Oh man, I'll just say it outright, Sevilla was both my favorite destination on the trip as well as one of my favorite cities ever. When you think of Spain, you think of the typical things such as flamenco, castles, and bull-fighting. While there's so much more than that in the country to explore, the southern region of Andalusia is where you'll discover the origin of those things and why they've become irreversibly linked to the Spanish image and culture.
We didn't even partake in any guided tours nor museums during our time in the South and we still ended up learning so much about the region and its influence on Spain as we know it today.
Centuries ago the Umayyads conquered and ruled over their dominion in Spain (along with practically all of the Maghreb across the Strait), and with that, they left their mark. You couldn't pass by a church without running into a relic or footprint of a dynasty that once was.
Beautiful Islamic calligraphy etched into the very walls that currently house and serve modern-day Spaniards. Streets and squares that inherit names from notable Jewish, Christian, and Muslim figures around every corner. The calling of preachers alongside the adthan sounding into the night would lead you to be nostalgic for a time long before you and me where all followers of Abraham shared the same warm days and cool nights alongside each other.
The first undeniable evidence of this was at our first must-see:
It's super hard to pick my favorite site to see on this trip. However, when I reflect on the journey, I can't help but remember how much I loved this place. Even after a few hours of walking around and taking it all in, I was dreading every step I took on the way out.
There's so much to see and learn within the walls. It was essentially a castle housing a desert oasis. For 7€, you can easily entertain yourself for at least two hours just walking around and seeing the palace and its gardens.
I mean, just look at this...
This could have easily been a mirage (90°F+), forgot water bottle back at the apartment, long blue chinos), but thankfully these photos remind me that this place exists and I wasn't just in the sun too long.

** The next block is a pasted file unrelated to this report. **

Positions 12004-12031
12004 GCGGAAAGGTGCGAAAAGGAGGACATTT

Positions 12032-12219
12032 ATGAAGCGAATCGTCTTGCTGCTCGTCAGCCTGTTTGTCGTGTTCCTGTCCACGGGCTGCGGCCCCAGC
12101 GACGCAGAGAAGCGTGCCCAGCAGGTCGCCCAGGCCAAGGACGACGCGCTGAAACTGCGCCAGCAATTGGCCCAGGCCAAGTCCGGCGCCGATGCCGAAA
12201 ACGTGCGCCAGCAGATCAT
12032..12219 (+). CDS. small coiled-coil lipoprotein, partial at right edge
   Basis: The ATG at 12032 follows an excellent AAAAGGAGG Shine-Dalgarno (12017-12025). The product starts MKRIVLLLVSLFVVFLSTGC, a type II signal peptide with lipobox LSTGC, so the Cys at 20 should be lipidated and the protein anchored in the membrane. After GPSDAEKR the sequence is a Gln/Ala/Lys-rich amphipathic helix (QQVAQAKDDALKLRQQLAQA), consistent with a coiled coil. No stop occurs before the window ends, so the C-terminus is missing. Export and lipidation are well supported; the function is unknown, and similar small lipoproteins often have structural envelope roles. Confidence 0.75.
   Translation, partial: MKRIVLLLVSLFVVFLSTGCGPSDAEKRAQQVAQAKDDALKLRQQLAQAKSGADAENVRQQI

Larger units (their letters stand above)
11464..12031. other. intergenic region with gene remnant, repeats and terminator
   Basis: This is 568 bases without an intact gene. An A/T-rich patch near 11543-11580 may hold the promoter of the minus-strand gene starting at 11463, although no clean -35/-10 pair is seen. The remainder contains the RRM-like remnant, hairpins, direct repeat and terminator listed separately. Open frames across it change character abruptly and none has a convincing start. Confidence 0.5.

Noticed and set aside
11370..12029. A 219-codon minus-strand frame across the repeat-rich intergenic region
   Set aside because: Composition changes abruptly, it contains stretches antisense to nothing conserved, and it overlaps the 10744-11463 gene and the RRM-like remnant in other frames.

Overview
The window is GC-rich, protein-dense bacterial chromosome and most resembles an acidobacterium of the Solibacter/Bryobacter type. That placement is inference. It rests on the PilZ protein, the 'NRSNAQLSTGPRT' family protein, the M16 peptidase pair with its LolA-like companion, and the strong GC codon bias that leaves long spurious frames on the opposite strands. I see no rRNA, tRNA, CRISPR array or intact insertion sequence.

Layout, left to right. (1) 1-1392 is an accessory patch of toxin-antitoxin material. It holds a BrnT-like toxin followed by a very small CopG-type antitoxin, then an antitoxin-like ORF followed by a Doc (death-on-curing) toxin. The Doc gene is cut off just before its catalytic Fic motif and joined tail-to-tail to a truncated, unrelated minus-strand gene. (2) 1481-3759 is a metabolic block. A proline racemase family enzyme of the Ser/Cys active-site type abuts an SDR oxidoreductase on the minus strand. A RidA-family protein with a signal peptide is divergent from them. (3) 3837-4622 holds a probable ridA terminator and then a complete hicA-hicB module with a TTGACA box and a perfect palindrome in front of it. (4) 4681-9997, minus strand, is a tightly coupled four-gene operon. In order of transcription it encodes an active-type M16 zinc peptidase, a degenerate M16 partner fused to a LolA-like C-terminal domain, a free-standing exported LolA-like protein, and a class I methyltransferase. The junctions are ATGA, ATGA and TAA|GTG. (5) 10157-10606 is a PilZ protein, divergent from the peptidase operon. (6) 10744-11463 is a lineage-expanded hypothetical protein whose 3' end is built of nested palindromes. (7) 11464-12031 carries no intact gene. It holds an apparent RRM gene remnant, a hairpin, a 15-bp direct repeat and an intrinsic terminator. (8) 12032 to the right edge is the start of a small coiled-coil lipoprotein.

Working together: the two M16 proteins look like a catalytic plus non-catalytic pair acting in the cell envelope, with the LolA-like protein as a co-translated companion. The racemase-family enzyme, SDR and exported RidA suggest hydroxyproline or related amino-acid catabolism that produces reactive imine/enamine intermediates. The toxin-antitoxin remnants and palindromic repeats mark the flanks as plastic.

Registered in 1987 as a UNESCO World Heritage Site
The royal family still used the upper levels as their official residence
Made up of many different architectural styles over a few hundred years of construction (Gothic, Islamic, Renaissance, etc.)
For my Game of Thrones fans...look familiar?
There are so many places on my ever-growing bucket list that appear frequently on my social media feeds. Whether it is Instagram, Twitter, or Pinterest I always manage to see one or two pictures of the Plaza. Even in its heavily edited form, nothing prepared me for what we saw in person.
Similar to the Alcázar, the Plaza was like an art piece made up of several artistic styles. This was intentional as it was built for the World's Fair in 1929 to showcase the city's beauty. In one glance you can see the Moorish influence mixed with Renaissance-like styling in the floors and walls of the park. Arabic calligraphy is written in stone atop beautiful tile patterned walls and floors in such a way that it feels like the Moorish Spain hasn't left.
From the outside, it doesn't seem too big. We entered from the East entrance through an inconspicuous entryway. I knew we were in the right place because of the tiles and murals covering parts of the floors and walls. After a few steps, we bring ourselves to the main part of the park and it was larger and more vibrant than any photo of the Plaza I have ever seen. I even had it as my background photo many years ago. It probably helped that it was 90°F outside without a single cloud in the sky...